The Alexandria Quartet – Lawrence Durrell (1957-1960)


The Alexandria Quartet, Lawrence Durrell‘s celebrated tetralogy from the 1950s, was defined by its author as ‘an investigation of modern love’, but has often been regarded by its readers more as an evocation of a city – the Greco-Arab, multi-ethnic Alexandria of its title. Almost infinite variations of love are certainly explored in its 1,000-odd pages, and the presence of Alexandria certainly permeates the work, but I think the legendary fascination of the quartet is essentially existential. The work itself is greater than its themes, and casts a spell that is neither precisely emotional nor specifically topographic. It is actually neither specific nor precise about anything. It was an experimental novel of its day, perhaps related to the work of Durrell’s friend Henry Miller, perhaps to Ulysses. It was based on the premise that people and events seem different when considered from different angles and periods, and that they can best be recorded, as Durrell himself put it, stereoscopically. The four volumes concern the same characters, but each of the several narrators tell the novels’ complex tales from their own viewpoint, and they write at different times. It is a device, Durrell claimed, amounting to a new concept of reality, reflecting the ideas of Freud and Einstein and a convergence of western and eastern metaphysics.  … The several narrators of the Quartet are certainly enslaved by Alexandria’s genii loci, and readers are likely to be entrapped too, because the work, so opaque is other contexts, is clear enough when it deals with the city. We soon learn the geography of the place, from the handsome Rue Fuad to the meshed Arab backstreets, from the elegance of L’Etoile or the Cecil Hotel to the hashish cafés of the slums or the sandy approaches to the Western Desert. We see inside the mansions of rich cosmopolitans and diplomats, we visit stifling attic bedrooms, brothels and pleasure pavilions by the sea. … The four books of the tetralogy originally appeared separately – Justine in 1957, Balthazar and Mountolive in 1958, Clea in 1960. They were immediately recognised as remarkable works of art, but the verdict on the whole work, while always respectful, was mixed. French critics adored it. Americans lapped it up. English reviewers were not so sure. …”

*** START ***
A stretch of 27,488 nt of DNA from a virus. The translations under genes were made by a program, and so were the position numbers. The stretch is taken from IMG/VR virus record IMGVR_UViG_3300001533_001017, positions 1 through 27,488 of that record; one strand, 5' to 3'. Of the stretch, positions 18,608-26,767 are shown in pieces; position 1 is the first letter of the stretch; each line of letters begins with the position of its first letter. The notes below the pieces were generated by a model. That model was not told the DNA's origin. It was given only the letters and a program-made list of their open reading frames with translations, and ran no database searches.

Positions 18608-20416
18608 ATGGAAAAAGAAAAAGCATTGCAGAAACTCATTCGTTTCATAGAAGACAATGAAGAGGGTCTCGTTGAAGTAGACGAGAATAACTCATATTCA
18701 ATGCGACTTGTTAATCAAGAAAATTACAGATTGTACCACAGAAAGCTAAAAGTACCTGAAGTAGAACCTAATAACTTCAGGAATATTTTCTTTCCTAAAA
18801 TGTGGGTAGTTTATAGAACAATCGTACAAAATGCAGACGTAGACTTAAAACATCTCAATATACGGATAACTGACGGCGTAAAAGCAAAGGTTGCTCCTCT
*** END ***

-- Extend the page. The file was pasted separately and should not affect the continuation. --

Guardian – Rereading: The Alexandria Quartet by Lawrence Durrell
W – The Alexandria Quartet, W – Justine, W – Balthazar, W – Mountolive, W – Clea
Pseudo-Intellectual Reviews – Justine, Balthazar, Mountolive, Clea
Revisiting Lawrence Durrell’s The Alexandria Quartet — Paul M. Curtis
Guardian: Lawrence Durrell’s Alexandria – in pictures
NY Times: It Happened in Alexandria,
Intrigue Is the Way of Life, Alexandria Revisited , Books of The Times
amazon: The Alexandria Quartet

About 1960s: Days of Rage

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